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Six scores from Saturday that shook up league races

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source: AP

Some league leaders didn’t fare so well Saturday.

Three suffered their first losses of the season, while three more fell in crucial road games that either dropped them from the top of the standings or created opening for others. Just another packed weekend day in college basketball. You NFL fans just tuning in are gonna love it. (But more on that later.)

How crucial were the defeats? Let’s take stock.

Big 12: Missouri 74, Kansas 71
The day’s biggest game also had one if its most dramatic finishes and clutch performances (Marcus Denmon, take a bow) that gave the Big 12 race some added kick. Denmon scored 29 points, including three 3-pointers in the final 2:05 to rally the Tigers (21-2, 8-2) against their longtime rivals. More impressive? He wanted everyone to act like a win over the Jayhawks (18-5, 8-2) was a normal occurrence and didn’t warrant a court-rush.

Impact: Significant. Missouri, Kansas and Baylor (21-2, 8-2) are packed atop the Big 12 standings. The Jayhawks and Bears both seem bound for another two losses apiece (nasty road games coming up), while the Tigers get Baylor, K-State and Iowa State at home. Only a road game at Kansas looms as a likely loss. This may be the day where Missouri finally got within sight of a Big 12 title.

Atlantic 10: St. Joe’s 70, La Salle 66
Figures a Big 5 game would shake things up a bit. The Explorers (17-7, 6-3) couldn’t must a second-half comeback and lost sole possession of the A-10 lead in the process. Temple’s victory vs. Rhode Island makes it the league’s only two-loss team.

Impact: Crucial. The odds of La Salle running away with the A-10 were zero. But the chances of them staying in the hunt with a win Saturday were pretty good. Now the Explorers face a three-game stretch (at Richmond, vs. St. Louis, at UMasss) that easily could leave them at .500 in conference play. The Owls (17-5, 6-2) aren’t going to cruise to the regular-season crown, but they have a slightly easier path and one less loss.

Missouri Valley: Northern Iowa 65, Creighton 62
It seemed logical that the Blue Jays (21-3, 11-2) would lose another Valley game at some point, but most would’ve bet on Wichita State exacting revenge next weekend. Instead, the Panthers (16-9, 6-7) pulled out a thrilling win thanks to Anthony James’ 3-pointer at the buzzer (after Antoine Young’s 3 4.6 seconds earlier had tied the game). But hey, this kind of thing happens in the Valley.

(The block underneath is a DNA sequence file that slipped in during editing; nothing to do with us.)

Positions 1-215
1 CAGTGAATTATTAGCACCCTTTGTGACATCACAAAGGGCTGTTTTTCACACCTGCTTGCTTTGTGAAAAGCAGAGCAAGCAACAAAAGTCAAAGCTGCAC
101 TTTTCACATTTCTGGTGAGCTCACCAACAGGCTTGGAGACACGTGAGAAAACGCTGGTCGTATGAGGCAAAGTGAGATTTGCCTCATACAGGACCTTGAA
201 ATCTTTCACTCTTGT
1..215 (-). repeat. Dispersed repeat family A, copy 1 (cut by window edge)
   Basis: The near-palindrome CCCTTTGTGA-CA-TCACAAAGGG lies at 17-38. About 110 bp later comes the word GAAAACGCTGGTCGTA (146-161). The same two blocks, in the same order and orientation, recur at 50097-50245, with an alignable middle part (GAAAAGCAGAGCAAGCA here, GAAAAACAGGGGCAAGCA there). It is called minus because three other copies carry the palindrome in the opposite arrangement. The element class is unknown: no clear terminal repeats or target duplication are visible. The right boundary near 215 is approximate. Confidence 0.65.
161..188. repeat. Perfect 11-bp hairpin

Impact: Significant. Next week’s Creighton-WSU game takes on added importance now. The league’s two best teams (no other school is within four games) matchup in Omaha with the winner likely earning the top seed for Arch Madness? That’s some drama, brother. The only thing keeping it from being a high-stress situation is that both teams are likely headed for the NCAA tournament.

Mountain West: Wyoming 68, UNLV 66
Playing at a higher elevation does have its advantages. Unless you’re UNLV. The Rebels (21-4, 5-2) had their chances to avoid the upset, but couldn’t connect in the final seconds and now find themselves a game behind San Diego State. Wyoming (18-5, 4-3) didn’t seem overly worried about UNLV’s preferred up-tempo pace. Maybe that’s because playing at 7,200 feet doesn’t bode well for teams like that.

Impact: Significant. The MWC’s gone from two-team league to a deep, trying conference this season. Any edge is crucial, though UNLV does benefit by playing host to SDSU next weekend. Make up a game there and trips to New Mexico and Colorado State become more manageable.

MAAC: Iona 85, Manhattan 73
Technically not an upset (the Gaels were favored by 2.5 points; Kenpom had them losing by 1), this wasn’t a huge surprise given the talent gaps between the teams. Iona (19-5, 10-2) features three of the conference’s best players in Scott Machado, Michael Glover and Momo Jones. Yes, they’d lost earlier in the season to Manhattan, at home even. But when they opened up a 19-point second-half lead, they weren’t about to blow it – like their 18-point lead earlier this season.

Impact: Crucial. Manhattan (17-8, 10-3) was one of two MAAC teams tied with Iona entering Saturday’s games. The other is Loyola (Md.), which plays host to the Gaels next Saturday. If the newly mature Iona team shows up – it’s all about focus for them – this conference race is over.

Sun Belt: Denver 75, Middle Tennessee 60